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Music Review: The Harpsliders – Don’t Buy Brand New Guitars

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When I moved to France I said an emotional goodbye to all my sleazy old music haunts of London town. What I didn’t expect was to find the heart of Mississippi blues on my new doorstep. God bless The Harpsliders.

When their third album Don’t Buy Brand New Guitars (Blues Box Association) arrived on that same doorstep I immediately took them to my heart. What was obvious is that the sentiment expressed in the album's title is the very essence behind their motivation.

So why not buy a new guitar? The Harpsliders answer is quite simple. It’s because a new guitar just doesn’t have any soul.

It’s soul that this band has aplenty. That, and a love, understanding, and passion for all things blues. Their god is Charley Patton and the album opens with an excellent tribute to the great man, “Charley Patton’s Ghost”. It is written by the multi-gifted Manu Slide who sings, plays guitar, ukulele, mandolin, harmonica, kazoo, bass, and writes most of the music.

The track, and therefore the album, opens with a crackly 1934 radio broadcast announcing Charley’s death. It’s a great way to create an instant atmosphere but, of course, it would fall a bit flat if the band couldn’t play the blues.

The tracks that Manu Slide has written on this album are really impressive. Papy Washboard, yep he’s the washboard player, also adds a track to the fourteen song album. Included in the mix are covers of Jimmy Reed’s “Can’t Stand To See You Go”, the Son House song “Grinnin’ In Your Face”, and Muddy Waters’ “You’re Gonna Miss Me”.

It’s also great to see a cover of the overlooked legend that was Geeshie Wiley. Her “Last Kind Words”, originally recorded in 1930, is a genuine piece of blues tradition brought back to life all the way over in French France.

That is what makes the blues of course. It travels not only geographically but through its timeless connection with your musical heartbeat. It is irrelevant where it appears and who does it, just as long as they feel it.

To complete the set, amid eight Manu originals, is Lynyrd Skynyrd’s “Mister Banker” written by Ronnie Van Zandt and Gary Rossington. It is a nice balance of a very well put together album that will please any lover of the blues.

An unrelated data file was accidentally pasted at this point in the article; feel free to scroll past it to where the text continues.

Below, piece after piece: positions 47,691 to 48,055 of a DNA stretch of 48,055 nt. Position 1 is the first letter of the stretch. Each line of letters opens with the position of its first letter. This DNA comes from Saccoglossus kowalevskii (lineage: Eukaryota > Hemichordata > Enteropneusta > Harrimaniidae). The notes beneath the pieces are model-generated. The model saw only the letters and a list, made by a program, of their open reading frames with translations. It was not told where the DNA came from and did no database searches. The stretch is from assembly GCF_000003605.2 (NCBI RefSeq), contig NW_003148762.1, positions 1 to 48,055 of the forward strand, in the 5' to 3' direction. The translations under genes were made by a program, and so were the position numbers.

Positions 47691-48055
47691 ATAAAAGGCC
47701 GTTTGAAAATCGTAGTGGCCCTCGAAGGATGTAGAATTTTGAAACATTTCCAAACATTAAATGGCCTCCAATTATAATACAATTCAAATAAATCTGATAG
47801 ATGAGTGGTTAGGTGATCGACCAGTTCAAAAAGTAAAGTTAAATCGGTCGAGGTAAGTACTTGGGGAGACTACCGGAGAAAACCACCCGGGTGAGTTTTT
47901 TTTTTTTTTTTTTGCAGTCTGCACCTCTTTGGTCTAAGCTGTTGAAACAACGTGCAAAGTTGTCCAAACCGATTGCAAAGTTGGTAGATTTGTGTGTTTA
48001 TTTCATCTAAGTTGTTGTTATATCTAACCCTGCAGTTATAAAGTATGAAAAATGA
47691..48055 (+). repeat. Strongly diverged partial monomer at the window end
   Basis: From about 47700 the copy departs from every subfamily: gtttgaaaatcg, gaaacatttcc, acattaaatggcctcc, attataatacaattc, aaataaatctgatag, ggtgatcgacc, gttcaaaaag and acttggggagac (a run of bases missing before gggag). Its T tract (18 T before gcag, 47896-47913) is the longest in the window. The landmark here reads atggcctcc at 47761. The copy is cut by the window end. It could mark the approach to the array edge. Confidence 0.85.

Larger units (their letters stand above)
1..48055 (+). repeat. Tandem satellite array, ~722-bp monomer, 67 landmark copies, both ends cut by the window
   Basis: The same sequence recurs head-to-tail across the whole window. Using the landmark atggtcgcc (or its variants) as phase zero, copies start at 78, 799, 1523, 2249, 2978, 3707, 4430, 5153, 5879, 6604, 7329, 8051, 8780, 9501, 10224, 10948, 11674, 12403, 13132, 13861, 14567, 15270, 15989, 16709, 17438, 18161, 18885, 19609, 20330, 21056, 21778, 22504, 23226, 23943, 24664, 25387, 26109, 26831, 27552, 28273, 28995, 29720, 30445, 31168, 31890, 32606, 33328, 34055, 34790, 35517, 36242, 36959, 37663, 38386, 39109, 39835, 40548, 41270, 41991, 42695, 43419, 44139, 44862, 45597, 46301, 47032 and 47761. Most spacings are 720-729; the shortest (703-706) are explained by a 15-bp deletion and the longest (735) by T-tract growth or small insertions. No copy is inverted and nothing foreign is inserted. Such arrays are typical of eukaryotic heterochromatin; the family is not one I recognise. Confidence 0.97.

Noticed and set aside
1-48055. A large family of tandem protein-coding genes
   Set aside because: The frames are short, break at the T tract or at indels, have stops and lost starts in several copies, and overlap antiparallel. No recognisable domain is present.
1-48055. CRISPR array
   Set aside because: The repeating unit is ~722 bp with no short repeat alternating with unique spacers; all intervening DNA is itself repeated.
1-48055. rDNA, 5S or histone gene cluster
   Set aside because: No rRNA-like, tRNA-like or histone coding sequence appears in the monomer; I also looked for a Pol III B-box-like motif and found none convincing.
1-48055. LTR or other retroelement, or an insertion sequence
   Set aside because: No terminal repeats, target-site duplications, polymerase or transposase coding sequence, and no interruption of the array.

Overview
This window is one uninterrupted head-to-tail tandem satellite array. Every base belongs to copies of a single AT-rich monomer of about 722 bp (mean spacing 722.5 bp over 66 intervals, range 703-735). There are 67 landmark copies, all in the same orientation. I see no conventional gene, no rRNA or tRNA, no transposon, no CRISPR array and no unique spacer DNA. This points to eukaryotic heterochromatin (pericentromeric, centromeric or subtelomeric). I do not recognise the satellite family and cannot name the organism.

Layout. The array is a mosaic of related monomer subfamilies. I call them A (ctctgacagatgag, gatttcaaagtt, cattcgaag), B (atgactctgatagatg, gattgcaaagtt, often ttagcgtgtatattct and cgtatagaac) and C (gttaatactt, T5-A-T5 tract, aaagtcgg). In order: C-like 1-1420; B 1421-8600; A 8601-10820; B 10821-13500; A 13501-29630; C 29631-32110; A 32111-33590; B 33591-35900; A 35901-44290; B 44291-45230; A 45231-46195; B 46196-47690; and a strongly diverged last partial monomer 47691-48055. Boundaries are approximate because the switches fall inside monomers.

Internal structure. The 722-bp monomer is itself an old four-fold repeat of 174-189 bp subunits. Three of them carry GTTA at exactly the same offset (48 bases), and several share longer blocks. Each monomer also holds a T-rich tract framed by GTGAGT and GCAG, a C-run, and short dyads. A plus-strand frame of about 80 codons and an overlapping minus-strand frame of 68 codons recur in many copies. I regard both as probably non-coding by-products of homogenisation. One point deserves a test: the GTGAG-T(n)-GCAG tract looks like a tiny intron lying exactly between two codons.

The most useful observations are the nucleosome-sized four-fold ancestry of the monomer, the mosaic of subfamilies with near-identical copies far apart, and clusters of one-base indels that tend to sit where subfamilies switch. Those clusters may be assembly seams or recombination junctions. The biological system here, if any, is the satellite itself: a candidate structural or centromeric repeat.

Manu can also write a mean tune and “Charley Patton’s Ghost” is right up there with the best on this album. I dream of being able to play the slide and if anything is guaranteed to stop me in my tracks it is this seductive sound. Manu has it on tap.

His other songs include a heartfelt “Old River” delivered with that big heart of the Mississippi delta. “Daddy’s 57 Slide” follows nicely and is awash with more classy guitar work. “No Bluesman” picks up the pace with a footstomping railroad blues number.

“Farka”, dedicated to the late Ali Farka Toure, but in French, is a delight. “Cassel City Blues”, Cassel being the town in Northern France that The Harpsliders come from, even opens with the line ‘I woke up this morning’. The slow sleazy blues of “Computer Crime”, and “La Couleur De Ma Biere”, also sung in French, both work well.

Meanwhile Papy Washboard’s fine blues workout “Rainbow” ends the album. It is another trip down to the land of the jug band.

I know that I will be seeing a lot of these guys in the blues festivals of northern France (Cassel March 7-14 for starters). If you can’t join me, then you might want to grab a copy of the album. It will warm your soul, confirm the music's timelessness, and convince you never to buy a new guitar.

The Harpsliders can be seen and heard on their MySpace page.

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About Jeff Perkins